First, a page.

Nothing wrong with the good 'ole 500C/M. If you want/need the gliding mirror to avoid vignetting of the focussing screen when using longer lenses, like the 250CF, then you'll have to move to a more recent version of the 5xx series. I've always preferred this series due to its all mechanical nature...I used to shoot quite a bit in VERY cold weather.
The "i" version is supposed to be "improved." Years ago I did a rather informal test between my 150CF and a friends 150CFi (bare branches against winter sky type of thing) and I couldn't see any difference in the final print at the sizes I typically printed to.
Good luck with whatever decision you make.
And the CFE, which is really the latest in the line up.
Originally Posted by Andrew Moxom
Thanks Alan. What one's would you look at? It's possible that I'd eventually get a longer lens.
Originally Posted by Alan9940
The CFi is the latest model which means, theoretically, that Zeiss and Hasselblad will have their parts for much longer than the CF models.
The more recent 503 CW has the Gliding Mirror System that allows you to view the longer lenses without vignetting. I'm not sure if the 503CX also has it, but I think not. This is also on the 201,203 and 205 cameras (the 205 is just beyond bloody ridiculous in price even used, but a damn nice camera. It's also one of the reasons to get the CFi or CFe lenses. The 200 series cameras have an electronic interface that lets the meter interact with the lens for some degree of auto-exposure).
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I have a 553... they seem to sell cheaply on the bay and I've always enjoyed the motor drive. When blad was the camera to use for NBA I had four of them but when things switched to digi I sold them off and kept the one in the best shape.
They were so much money new.... but things have changed.
As far as lenses go I like the 120mm macro better than the 150. I've also wanted a 180 for years but just never bought one.
I have a 503 CX that I use with 50mm, 80mm, 150mm and 250mm lenses without a problem. Yes, it vignettes on the telephoto, but that is not really a problem.
Warning!! Handling a Hasselblad can be harmful to your financial well being!
Nothing beats a great piece of glass!
I leave the digital work for the urologists and proctologists.
Gliding Mirror System was first incorprated in the Hasselblad 2000FC and incorporated in all cameras using a focal plane shutter which followed. All motorized cameras from the 500ELX upwards also have GSM. The other two cameras are the 501CM and the 503CW.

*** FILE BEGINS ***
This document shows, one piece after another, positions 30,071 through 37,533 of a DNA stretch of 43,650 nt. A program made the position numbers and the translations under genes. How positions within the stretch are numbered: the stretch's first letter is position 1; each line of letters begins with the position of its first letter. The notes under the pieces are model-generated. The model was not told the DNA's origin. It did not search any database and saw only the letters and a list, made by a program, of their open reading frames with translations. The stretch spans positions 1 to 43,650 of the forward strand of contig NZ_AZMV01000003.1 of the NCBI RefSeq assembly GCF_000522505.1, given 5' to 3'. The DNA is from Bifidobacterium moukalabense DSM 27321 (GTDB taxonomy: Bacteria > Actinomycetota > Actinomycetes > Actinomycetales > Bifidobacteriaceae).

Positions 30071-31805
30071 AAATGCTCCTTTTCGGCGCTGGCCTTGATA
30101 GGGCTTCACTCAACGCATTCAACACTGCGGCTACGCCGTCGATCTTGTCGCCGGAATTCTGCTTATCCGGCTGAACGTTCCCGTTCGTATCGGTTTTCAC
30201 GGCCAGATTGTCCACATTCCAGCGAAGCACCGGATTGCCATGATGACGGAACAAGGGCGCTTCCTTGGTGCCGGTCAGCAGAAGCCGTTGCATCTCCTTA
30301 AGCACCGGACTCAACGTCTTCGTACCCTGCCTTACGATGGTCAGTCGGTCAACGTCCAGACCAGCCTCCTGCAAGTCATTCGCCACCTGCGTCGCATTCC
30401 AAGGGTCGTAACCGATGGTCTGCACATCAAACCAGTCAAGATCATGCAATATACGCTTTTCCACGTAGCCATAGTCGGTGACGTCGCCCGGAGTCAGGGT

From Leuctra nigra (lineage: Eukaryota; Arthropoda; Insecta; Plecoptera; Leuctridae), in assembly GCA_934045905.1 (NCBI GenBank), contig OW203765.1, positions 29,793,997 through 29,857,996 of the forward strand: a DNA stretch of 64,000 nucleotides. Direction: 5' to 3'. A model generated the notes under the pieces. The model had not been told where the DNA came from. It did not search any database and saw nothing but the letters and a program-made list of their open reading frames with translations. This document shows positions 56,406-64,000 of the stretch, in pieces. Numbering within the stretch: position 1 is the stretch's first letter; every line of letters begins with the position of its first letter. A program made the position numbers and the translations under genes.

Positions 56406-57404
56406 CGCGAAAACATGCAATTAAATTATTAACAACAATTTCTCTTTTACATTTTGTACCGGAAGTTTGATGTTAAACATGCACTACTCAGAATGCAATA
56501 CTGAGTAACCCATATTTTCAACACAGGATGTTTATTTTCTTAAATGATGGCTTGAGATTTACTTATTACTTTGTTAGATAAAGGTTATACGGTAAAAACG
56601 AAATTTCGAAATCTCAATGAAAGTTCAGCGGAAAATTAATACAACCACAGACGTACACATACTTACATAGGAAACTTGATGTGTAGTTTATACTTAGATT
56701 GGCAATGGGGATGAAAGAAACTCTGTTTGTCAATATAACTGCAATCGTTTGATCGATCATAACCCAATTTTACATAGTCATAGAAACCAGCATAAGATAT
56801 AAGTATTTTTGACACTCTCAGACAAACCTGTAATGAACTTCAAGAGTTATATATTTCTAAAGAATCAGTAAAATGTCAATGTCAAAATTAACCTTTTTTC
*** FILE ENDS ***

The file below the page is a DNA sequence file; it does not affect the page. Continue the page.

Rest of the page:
Originally Posted by TheFlyingCamera
Do I need GSM? If a 150mm is your longest lens and you don't do macro simply forget about it. If a 250mm or longer is your favorite glass or you use the bellows or lots of extension quite often, you might prefer to see all of the projected image in the finder on a regular basis.
Looks like others have already jumped in and answered your question. I'm pretty sure it was the 503CW, as FlyingCamera said, that introduced the gliding mirror. I've always been very happy with my old 500C/M so, to be honest, I didn't really keep up with the 5xx series as it matured.
All that said, though, I would'nt worry too much about the vignetting with a longer lens (like the 250), if you decide on an older model. The 250CF is the longest Zeiss lens that I own and darkening of the corners (more upper than lower) is really not an issue. I certainly wouldn't make a buying decision based on vignetting (or not) alone. I'd think about how I'm going to use the camera...do I need a winder, for example. If so, you're gonna have to go with a later model.
Good luck with your decision. Whichever model you decide on I'd bet you won't be disappointed.
The 500CM is a fine camera, I have two. And two of the 500ELM, the motor model. All work fine for me with my lenses, up to the old 350mm Tele-Tessar. Mirror vignetting is not a major problem IMO.
These bodies are getting really reasonable. I recently got second 500ELM body, with flip-up finder, two -nice- Varta batteries, an A12 back, and a charger, all for $199, buy-it-now. Not bad, Eh?